Code Access Security policy template for Visual Studio 2010 SharePoint Developer Tools

SharePoint 2010 ships with the Sandbox: a new concept that allows you to deploy solutions with limited trust. Still there are many scenarios to think of when you might need to deploy your work to the Web Application’s BIN directory. When doing that, you need to define for your assembly a CAS policy, which specifies what your code should and should not be allowed to do. While the contents of the policy always depend on your code, I have noticed that there are a few entries that are common for almost every solution deployed to the BIN directory.

Inconvenient creating list instances using Feature Receivers

Recently I’ve been working with a Feature responsible for provisioning a list instance based on the Asset Library List Template (new in SharePoint 2010). In spite of the fact that everything seemed to be okay on my side (everything defined in the right place, the Asset Library Feature activated, and so on), I kept getting error that the Asset Library List Template does not exist. Finding the answer to this riddle was just a matter of… timing.

Preventing newly added project items from being automatically added to Features

The new Visual Studio 2010 SharePoint Development Tools not only simplify working with SharePoint Solutions but are also a great productivity booster. By encapsulating the internal working of packaging SharePoint artifacts developers can focus on the development process instead of keeping the track of what should go where. One of the productivity features of the new developer tools is automatically adding project items to Features: each time you add a new SharePoint Project Item (SPI) to your project the tools will look for a suitable Feature and will add the SPI to it. This process isn’t random and is being executed based on a number of criteria such as the scopes in which the given SPI may be deployed vs. the scope of the given Feature. This process of matching, although very useful in some scenarios, can lead to SPI’s added to wrong Features. This is especially difficult to track when working with complex solutions that consist of multiple Features and many SPI’s. Unfortunately there is no out of the box way to disable to auto adding process. However, thanks to great extensibility capabilities of the new Visual Studio 2010 SharePoint Developer Tools it is possible now. Proudly introducing: Mavention Cancel Adding SharePoint Project Items extension.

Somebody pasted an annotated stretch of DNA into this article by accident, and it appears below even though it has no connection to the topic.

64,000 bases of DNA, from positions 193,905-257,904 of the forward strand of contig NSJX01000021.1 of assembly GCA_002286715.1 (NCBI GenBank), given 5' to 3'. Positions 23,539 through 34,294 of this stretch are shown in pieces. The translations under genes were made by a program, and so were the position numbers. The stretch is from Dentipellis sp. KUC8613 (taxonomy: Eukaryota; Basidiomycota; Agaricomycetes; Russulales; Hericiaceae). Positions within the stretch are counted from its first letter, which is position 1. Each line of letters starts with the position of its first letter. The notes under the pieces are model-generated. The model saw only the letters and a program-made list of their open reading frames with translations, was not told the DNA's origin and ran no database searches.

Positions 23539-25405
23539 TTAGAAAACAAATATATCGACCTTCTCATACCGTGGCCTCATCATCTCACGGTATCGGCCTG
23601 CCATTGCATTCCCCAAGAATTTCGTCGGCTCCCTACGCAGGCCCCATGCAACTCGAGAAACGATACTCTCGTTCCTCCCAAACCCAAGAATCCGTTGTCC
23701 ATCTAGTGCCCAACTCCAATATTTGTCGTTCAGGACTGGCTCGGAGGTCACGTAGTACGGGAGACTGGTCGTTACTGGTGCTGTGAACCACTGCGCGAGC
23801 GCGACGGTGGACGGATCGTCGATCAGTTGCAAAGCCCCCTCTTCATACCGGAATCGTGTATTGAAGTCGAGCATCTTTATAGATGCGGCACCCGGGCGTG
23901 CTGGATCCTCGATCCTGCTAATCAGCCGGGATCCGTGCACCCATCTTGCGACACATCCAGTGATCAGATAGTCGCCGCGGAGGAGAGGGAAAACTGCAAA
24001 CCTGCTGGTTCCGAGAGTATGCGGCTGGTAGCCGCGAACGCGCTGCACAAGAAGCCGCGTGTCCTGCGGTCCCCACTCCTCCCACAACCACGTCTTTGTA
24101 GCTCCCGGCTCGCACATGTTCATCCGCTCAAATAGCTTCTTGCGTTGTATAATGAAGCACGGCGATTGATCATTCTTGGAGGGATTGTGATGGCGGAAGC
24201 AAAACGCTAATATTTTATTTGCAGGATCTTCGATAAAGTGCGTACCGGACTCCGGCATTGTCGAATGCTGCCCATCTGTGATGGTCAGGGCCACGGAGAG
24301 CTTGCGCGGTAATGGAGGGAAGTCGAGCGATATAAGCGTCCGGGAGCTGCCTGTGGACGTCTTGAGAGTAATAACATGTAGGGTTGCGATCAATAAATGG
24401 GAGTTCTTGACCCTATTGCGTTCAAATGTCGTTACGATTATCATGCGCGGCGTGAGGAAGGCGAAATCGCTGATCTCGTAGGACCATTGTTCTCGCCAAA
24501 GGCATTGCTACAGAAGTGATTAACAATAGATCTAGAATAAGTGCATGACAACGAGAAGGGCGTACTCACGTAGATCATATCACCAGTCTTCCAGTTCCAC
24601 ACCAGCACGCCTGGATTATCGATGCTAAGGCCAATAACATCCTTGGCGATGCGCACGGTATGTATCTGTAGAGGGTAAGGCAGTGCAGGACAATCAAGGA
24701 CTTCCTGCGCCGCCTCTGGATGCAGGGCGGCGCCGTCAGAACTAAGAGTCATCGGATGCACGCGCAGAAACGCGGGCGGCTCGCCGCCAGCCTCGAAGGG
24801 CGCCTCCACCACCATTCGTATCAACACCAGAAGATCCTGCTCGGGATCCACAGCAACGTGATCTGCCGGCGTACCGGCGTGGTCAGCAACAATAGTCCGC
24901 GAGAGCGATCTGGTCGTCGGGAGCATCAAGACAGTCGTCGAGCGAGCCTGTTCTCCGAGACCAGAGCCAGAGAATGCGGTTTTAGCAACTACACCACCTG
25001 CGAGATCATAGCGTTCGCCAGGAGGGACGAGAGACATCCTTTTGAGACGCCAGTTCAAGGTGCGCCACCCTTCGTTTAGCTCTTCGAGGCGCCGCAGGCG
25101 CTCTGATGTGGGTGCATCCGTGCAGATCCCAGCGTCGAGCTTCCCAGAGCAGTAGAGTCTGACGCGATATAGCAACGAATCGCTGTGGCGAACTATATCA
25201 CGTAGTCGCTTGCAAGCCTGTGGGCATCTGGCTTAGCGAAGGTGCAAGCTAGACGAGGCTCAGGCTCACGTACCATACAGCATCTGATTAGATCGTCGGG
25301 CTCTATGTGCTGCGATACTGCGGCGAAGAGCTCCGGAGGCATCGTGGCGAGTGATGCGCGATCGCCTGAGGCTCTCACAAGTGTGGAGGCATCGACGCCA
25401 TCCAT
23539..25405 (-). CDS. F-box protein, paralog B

Activating selected Features during the deployment of a package in Visual Studio 2010 SharePoint Developer Tools

By default the new Visual Studio 2010 SharePoint Developer Tools activate all Features from the package that is being deployed. While this is a great productivity feature when you need to quickly deploy something, it might be not the thing that you want while working with larger projects. The alternative available out of the box is not activating Features at all. Where does that takes us? I wrote about it previously. In my previous post I also suggested you could use Post-deployment Commands to activate the Features that you want. But wouldn’t it be just more convenient and intuitive if you could select Features that you want to activate during the deployment process? Proudly presenting: Mavention Activate Selected Features extension.

The No Activation Deployment Configuration: use it or not?

If you have worked with the new Visual Studio 2010 SharePoint Developer Tools you probably know that one part of the cool pieces of the new tools is the ability to specify the steps executed while deploying SharePoint Solution Packages on your development machine. These Deployment Configurations are fully configurable: you can either use one of the two existing configurations or create a new one that fully suits your needs. By default two Deployment Configurations are available Default and No activation. The only difference between those two is that the No activation configuration doesn’t activate any Features after the solution has been deployed. If the difference is that small: why do we need two configurations?